Ivan Spassov

Ivan SpassovSofia, 17 January, 1934 - Plovdiv, 22 December, 1996

As a composer, conductor and writer, Ivan Spassov was a symbol of Bulgaria's progressive musical consciousness. Spassov was born into a family of professional musicians. After completing degrees in conducting and composition at the State Academy of Music in Sofia, he continued his studies in Warsaw,1960-62, as a student of Kazimierz Sikorski and Stanislaw Wislocki. During his time in Poland Spassov learned and mastered serial techniques, and was the first Bulgarian composer to employ aleatoric devices and graphic notation.

Like his forebear, Konstantin Iliev, Spassov actively promoted modern music, founding the Musical Society and organizing concerts of contemporary music at which, for the first time, the Bulgarian concert-going public heard the music of Lutoslawksi, Penderecki, Baird, Milhaud, and many others. In 1964 he was appointed professor of conducting at the Plovdiv Academy; from November 1989 until his untimely death, he was its director.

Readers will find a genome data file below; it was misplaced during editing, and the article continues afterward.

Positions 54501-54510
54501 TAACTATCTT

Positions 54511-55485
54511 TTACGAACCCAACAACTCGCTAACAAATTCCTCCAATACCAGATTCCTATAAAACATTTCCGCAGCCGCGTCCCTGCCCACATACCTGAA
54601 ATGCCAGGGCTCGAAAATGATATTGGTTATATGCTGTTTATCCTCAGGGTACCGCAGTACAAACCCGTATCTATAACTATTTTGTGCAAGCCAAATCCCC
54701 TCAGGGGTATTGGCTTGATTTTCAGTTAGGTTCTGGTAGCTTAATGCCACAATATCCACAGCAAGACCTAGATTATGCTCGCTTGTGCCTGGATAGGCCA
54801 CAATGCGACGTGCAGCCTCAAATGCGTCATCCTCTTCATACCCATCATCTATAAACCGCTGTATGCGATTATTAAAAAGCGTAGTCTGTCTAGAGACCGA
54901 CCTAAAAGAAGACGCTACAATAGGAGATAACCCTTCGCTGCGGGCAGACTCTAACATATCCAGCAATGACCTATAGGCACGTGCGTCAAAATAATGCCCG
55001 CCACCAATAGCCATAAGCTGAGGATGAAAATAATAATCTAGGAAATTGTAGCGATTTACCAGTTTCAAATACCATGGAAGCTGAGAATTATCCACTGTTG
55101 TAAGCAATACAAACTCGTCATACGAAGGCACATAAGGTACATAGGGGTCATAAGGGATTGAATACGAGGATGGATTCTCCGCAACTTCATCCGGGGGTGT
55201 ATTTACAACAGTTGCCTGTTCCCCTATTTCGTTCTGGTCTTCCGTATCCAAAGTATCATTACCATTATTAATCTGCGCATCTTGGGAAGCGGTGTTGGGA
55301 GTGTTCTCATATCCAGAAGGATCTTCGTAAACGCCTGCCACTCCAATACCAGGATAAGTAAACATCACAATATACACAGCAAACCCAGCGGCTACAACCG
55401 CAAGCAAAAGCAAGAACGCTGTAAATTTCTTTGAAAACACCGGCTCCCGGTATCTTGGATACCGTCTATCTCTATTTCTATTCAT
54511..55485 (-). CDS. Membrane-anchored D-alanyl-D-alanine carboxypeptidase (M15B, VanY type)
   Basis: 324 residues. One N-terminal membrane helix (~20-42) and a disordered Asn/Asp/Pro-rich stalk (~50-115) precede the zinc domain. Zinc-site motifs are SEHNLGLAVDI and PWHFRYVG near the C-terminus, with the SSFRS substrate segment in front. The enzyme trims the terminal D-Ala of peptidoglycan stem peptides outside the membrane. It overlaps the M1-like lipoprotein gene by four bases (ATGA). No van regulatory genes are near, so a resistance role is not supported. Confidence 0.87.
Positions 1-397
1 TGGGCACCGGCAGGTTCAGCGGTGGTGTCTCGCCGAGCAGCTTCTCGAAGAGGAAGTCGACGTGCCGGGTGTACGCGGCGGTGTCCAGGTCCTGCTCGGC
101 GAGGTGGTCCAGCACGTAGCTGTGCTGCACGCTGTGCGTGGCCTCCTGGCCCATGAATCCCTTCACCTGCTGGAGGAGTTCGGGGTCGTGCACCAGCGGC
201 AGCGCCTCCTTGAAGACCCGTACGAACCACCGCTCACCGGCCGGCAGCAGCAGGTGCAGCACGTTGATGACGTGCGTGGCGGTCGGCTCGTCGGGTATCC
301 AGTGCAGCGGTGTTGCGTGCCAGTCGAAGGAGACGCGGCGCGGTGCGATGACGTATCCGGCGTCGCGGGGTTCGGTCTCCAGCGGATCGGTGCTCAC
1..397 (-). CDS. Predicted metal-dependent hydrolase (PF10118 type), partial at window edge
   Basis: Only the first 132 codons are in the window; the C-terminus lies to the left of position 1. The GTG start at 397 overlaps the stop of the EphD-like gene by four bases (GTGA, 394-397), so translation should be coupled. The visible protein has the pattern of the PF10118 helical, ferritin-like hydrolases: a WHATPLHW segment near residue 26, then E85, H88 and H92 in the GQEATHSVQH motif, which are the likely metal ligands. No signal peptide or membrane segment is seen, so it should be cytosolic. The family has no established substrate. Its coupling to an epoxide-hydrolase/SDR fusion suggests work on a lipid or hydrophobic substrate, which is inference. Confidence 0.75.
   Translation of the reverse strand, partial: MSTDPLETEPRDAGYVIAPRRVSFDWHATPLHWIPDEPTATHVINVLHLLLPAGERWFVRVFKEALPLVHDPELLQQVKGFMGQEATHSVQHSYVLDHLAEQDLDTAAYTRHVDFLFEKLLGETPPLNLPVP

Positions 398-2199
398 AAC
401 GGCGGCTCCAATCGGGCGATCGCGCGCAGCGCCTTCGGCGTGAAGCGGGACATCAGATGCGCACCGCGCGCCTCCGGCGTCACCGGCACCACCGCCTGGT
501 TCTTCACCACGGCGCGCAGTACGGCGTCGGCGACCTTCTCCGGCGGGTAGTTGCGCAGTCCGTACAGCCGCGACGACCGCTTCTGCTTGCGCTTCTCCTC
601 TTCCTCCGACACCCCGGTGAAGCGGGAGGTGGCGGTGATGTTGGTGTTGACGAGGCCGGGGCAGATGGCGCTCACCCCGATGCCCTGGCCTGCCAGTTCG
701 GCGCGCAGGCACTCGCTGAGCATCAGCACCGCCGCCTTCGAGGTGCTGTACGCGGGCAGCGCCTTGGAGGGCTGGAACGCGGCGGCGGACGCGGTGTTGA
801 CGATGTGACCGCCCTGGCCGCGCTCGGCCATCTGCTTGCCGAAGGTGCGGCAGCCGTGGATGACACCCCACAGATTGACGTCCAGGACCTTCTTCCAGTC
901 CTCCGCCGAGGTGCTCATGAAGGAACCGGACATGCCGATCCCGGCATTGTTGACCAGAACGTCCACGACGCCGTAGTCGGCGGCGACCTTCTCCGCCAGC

In the early 1970s, Ivan Spassov emerged as Bulgaria's foremost composer of choral music. He turned to folk music at a time when most European composers sought inspiration from other sources. His aim was to unite folk elements with the modern idiom, believing that aleatoric techniques found their corollary in the unmeasured folk song. The first composition to employ his novel use of folk and aleatoric techniques was Mekhmetiu for acapella female chorus.

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